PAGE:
Chinese investment group CEFC is prepared to take a sizeable shareholder stake in Czech Internet holiday sales company Invia.cz, the daily newspaper Dnes reported on Wednesday. Vice-president of CEFC, Marcela Hrdá, said a stake of up to 90 percent could be taken but current owner Rockaway would probably keep a 50 percent shareholding. The purchase appears to be part of a wider strategy where Chinese tourists would be transport to the Czech Republic, hosted in local hotels, and transported on to other European destinations.
A memorial to the parents of the so-called Winton children, whose lives were saved when they were sent abroad from Czechoslovakia to escape almost certain death under the Nazis, is likely to be erected at Prague’s main railway station. Czech Radio reported that the project already appears to have the backing of Czech Railways. A statue to Sir Nicholas Winton, who organised the transports of 669, mostly Jewish children, ahead of WWII, already stands at the station. Sir Nicholas Winton died in July last year.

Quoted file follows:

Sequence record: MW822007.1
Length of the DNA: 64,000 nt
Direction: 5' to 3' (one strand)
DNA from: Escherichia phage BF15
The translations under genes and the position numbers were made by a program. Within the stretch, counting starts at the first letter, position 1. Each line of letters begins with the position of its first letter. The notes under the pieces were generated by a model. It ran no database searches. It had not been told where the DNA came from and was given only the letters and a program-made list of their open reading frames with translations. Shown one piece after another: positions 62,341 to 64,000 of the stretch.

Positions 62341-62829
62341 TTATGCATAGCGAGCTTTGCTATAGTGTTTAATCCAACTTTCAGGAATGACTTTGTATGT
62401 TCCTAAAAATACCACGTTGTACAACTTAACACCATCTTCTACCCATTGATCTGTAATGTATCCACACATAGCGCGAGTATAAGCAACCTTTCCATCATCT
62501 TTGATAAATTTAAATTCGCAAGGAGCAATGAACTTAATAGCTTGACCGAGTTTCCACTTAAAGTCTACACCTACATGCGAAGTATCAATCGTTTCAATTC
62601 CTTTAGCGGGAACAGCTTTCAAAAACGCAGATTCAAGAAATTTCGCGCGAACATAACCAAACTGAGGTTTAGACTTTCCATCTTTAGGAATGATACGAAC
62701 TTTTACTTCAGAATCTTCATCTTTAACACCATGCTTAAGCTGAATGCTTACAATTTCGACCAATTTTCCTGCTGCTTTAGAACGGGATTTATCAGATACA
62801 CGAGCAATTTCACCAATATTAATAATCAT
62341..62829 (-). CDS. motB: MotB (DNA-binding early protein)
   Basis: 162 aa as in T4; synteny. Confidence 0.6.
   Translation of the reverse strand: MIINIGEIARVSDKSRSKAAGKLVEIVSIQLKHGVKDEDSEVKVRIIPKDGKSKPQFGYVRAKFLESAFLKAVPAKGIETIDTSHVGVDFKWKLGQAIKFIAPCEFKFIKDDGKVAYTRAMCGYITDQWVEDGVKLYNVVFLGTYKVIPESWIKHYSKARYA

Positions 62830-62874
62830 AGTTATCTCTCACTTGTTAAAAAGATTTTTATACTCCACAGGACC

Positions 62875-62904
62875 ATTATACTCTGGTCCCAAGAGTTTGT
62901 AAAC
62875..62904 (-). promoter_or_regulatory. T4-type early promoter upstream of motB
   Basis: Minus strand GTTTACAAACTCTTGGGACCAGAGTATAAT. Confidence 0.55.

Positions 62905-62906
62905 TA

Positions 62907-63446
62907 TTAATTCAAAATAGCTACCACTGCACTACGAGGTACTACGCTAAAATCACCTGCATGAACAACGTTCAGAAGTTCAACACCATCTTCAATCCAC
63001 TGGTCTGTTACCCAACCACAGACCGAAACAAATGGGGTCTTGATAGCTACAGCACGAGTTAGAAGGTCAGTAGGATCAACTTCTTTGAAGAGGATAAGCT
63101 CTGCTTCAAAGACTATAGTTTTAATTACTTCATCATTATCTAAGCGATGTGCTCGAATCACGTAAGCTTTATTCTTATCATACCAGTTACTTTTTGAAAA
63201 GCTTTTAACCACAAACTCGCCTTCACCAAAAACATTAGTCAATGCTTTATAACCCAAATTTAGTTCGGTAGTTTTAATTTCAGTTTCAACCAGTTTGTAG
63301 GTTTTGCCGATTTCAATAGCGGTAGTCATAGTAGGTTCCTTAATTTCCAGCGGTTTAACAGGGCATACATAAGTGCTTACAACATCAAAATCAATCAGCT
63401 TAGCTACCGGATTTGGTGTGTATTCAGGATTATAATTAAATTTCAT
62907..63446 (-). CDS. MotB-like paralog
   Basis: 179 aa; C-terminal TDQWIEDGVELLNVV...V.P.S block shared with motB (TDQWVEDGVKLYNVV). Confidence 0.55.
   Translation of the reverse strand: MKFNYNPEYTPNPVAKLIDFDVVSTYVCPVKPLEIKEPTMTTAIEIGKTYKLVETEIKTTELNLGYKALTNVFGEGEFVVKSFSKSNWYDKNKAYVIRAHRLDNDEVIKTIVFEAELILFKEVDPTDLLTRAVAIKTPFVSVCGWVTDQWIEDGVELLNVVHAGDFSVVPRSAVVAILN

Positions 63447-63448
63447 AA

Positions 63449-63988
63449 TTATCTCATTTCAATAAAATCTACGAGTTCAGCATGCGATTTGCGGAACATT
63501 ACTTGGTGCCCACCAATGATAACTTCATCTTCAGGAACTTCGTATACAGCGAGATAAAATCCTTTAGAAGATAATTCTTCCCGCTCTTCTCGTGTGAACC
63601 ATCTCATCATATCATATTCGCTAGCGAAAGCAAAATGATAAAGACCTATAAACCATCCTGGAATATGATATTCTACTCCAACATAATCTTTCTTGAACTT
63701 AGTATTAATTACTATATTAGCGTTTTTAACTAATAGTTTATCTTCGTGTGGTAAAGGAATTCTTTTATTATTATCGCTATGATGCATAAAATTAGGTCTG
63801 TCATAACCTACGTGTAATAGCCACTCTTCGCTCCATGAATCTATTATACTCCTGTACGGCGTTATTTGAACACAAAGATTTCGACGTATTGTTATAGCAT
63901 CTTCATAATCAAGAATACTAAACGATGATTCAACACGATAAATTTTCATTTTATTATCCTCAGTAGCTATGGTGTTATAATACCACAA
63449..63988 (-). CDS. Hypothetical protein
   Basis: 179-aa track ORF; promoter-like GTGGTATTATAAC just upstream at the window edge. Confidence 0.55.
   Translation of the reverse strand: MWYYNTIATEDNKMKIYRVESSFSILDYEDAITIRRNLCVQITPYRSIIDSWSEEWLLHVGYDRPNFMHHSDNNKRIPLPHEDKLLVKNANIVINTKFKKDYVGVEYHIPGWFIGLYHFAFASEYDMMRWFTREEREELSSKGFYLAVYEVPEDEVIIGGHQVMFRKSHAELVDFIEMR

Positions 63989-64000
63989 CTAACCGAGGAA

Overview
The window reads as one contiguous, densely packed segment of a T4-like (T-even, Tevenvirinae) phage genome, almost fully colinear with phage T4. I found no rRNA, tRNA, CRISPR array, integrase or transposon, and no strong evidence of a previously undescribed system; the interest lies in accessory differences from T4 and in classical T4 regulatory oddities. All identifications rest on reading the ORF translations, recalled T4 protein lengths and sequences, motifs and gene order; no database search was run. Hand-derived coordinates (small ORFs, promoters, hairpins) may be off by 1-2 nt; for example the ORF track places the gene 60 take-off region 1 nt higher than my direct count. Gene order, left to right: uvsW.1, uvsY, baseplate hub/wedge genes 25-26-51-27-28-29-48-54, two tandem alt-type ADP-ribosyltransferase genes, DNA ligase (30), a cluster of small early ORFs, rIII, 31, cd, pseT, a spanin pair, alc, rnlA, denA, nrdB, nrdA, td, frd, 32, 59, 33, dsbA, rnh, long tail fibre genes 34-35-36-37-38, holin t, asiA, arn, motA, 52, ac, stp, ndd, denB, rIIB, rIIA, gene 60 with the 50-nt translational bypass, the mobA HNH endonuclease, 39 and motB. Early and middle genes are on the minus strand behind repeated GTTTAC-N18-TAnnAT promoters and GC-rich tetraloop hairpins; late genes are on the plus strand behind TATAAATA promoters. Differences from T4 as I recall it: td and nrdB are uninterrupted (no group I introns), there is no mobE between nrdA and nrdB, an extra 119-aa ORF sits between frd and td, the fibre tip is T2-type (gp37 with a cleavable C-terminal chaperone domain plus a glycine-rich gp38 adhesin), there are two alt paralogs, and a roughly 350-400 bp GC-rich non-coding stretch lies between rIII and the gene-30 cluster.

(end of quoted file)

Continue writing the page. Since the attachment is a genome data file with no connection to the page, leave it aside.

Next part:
Unable to find qualified locals, Czech firms are keen to hire plumbers, welders, fitters and machinists from Ukraine, iDnes.cz reported on Wednesday. There is such a shortage in some areas that companies are willing to overlook the language barrier, the news website said. A draft government project to attract Ukrainian employees has only been targeted at university graduates but may be amended. The vice president of the Czech Chamber of Commerce said without Ukrainians some Czech firms would be unable to fulfill their orders and collapse.
The Czech government has confirmed that the country is on the first level of security alert in the wake of Tuesday’s terror attacks in Brussels. The first level of alert is the lowest of three recently codified by the government. After a cabinet meeting on Tuesday night, the Czech prime minister, Bohuslav Sobotka, said ministers had agreed to deploy up to 550 soldiers for a period of two months. Security was increased at Czech airports and on the Prague Metro system shortly after the attacks in Brussels, which left more than 30 people dead. Officials said they had no information to suggest the Czech Republic was facing any similar threat.